On today's playlist are Musicalische Ergötzung: Partie No.4; Ciacona in F; Magnificat; the Choral Preludes 'Allein Gott in der Höh' sei Ehr' and 'Wir glauben all' an einen Gott'; Antoine Bouchard (organ) and Ach Herr, wie ist meiner Feinde so viel.

 

Presenter/Donald Macleod, Producer/Chris Barstow

 

BBC Radio 3 Publicity

Afternoon On 3 Ep 2/5
Monday 24 to Friday 28 November
2.00-5.00pm BBC RADIO 3

       

Afternoon On 3 this week offers a rare opportunity to get a flavour of the musical life of Norway and Sweden, in a big cultural year for the two Scandinavian nations. Today's programme sees Daniel Harding conducting the Swedish Radio Symphony Orchestra in the première of a new four-movement version of Bruckner's Ninth Symphony.

 

When Bruckner died in 1896, only three movements of this last symphony were complete, and that's the form in which we have become used to hearing it. But it's a little-known fact that a huge amount of Bruckner's work on the Finale has survived, including an almost continuous draft of the whole movement. A four-man international team of conductors and composers – Italians Nicola Samale and Giuseppe Mazzuca, Australian John A Phillips and German Benjamin-Gunnar Cohrs – have worked on this performing version. So does it work?

 

Presenter/Penny Gore, Producer/David Gallagher

 

BBC Radio 3 Publicity

 

BBC RADIO 4 Tuesday 25 November 2008
The Long View Ep 1/8
Tuesday 25 November
9.00-9.30am BBC RADIO 4

     

Jonathan Freedland returns with the history series which finds the past behind the present and explores a moment in history that throws light on a contemporary debate.

 

In the first programme, Jonathan explores the parallels and differences between the financial crisis of 1929 and the fast-moving events of the current economic crash.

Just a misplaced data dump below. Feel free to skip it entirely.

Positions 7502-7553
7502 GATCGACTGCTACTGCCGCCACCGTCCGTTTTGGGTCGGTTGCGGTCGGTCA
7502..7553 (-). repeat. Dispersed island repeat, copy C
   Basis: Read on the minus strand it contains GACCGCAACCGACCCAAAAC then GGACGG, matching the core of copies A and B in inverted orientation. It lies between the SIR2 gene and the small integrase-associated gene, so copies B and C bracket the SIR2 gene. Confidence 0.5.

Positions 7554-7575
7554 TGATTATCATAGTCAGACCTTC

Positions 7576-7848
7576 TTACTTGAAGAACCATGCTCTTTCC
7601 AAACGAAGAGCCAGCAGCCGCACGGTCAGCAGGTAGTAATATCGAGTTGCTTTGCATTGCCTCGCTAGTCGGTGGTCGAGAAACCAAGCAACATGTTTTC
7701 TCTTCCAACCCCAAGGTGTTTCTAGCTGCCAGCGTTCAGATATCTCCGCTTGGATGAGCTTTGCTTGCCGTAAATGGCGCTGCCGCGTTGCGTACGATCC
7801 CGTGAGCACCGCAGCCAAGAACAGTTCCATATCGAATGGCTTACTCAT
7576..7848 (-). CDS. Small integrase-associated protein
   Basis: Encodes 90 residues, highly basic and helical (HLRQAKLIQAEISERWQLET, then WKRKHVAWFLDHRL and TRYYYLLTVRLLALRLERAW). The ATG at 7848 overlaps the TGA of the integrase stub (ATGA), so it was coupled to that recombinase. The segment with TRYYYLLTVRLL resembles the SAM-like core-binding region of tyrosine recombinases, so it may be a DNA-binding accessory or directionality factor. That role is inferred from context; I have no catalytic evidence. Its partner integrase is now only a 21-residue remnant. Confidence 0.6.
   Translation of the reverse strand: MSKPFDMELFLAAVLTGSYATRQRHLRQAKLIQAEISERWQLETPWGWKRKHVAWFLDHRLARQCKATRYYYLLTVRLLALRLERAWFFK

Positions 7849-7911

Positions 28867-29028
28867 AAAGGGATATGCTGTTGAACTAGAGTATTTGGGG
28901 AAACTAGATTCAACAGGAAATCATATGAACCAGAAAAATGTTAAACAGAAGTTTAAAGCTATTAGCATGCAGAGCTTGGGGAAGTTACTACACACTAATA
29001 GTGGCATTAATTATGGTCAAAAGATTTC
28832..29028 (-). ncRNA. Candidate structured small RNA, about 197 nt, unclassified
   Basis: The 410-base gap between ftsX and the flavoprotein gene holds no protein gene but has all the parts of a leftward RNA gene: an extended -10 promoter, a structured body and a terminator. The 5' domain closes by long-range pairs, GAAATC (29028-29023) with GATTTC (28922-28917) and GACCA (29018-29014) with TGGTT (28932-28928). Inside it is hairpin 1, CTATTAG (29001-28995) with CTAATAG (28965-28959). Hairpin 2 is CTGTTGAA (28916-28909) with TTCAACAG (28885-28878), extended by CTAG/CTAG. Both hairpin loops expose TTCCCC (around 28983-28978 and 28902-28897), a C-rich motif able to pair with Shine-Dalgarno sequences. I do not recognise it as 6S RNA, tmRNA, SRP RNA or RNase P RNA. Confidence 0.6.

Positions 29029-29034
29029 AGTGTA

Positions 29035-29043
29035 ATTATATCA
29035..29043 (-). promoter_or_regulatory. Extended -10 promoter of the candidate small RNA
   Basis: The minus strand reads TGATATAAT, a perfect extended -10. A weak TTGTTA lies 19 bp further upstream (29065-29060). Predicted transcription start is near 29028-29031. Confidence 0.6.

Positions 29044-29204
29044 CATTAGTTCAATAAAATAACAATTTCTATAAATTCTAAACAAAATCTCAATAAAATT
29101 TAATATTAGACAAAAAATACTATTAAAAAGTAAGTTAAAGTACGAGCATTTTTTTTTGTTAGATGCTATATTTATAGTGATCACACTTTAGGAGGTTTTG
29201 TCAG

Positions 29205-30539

Presenter/Jonathan Freedland, Producer/Julia Johnson

 

BBC Radio 4 Publicity

Happy Feet
Tuesday 25 November
11.30am-12.00noon BBC RADIO 4

       

At a performance by the band Topshelf Jazz, accompanied by the tap dancer Nada Karsakov, a man came out of the audience to ask Nada an unexpected question.

 

What he wanted to know was where Nada had learnt the Lancashire clog dance. Nada was baffled. Adamant that she had just danced American rhythm tap and certain she had never even heard of the Lancashire clog dance, she became determined to find out more.

 

In Happy Feet, Deborah Bull travels with Nada to the north of England to meet dance historians, enthusiasts and "cloggies" to find out whether there is any truth to the man's claim. They compare steps and histories and seek the opinion of a gold medal-winning cloggie who first learnt to dance in 1929. On the way they explore how steps have been borrowed, improved and taught around the Western world for the past 300 years.

 

Presenter/Deborah Bull, Producer/Rachael Kiddey

 

BBC Radio 4 Publicity

Paying The Piper – The Coalman And The Hosier
Tuesday 25 November
1.30-2.00pm BBC RADIO 4

 

John Florance investigates the hosier who brought Beethoven to England and the coalman who brought together some of the finest musicians of his time.

 

In 1678, Thomas Britton, the "musical small-coal man", began organising regular Thursday evening music gatherings above his coal store in London's Clerkenwell, which attracted some of the greatest musicians of the day and an audience that bridged the social divide. The most highly regarded musicians in the nation came to play at Britton's house, including Pepusch and, it is thought, the young Handel.

 

Over a century later, William Gardiner, a Leicester hosiery manufacturer, acquired a copy of the young Beethoven's E flat String Trio which had come to Britain in the violin case of a priest fleeing the French Revolution. Gardiner organised a performance of the piece, with himself playing the viola part, three years before its London publication. He was duly claimed as the introducer of Beethoven's music to England, and was recognised and drawn out of the large crowd at the unveiling of Beethoven's statue in Bonn in 1848.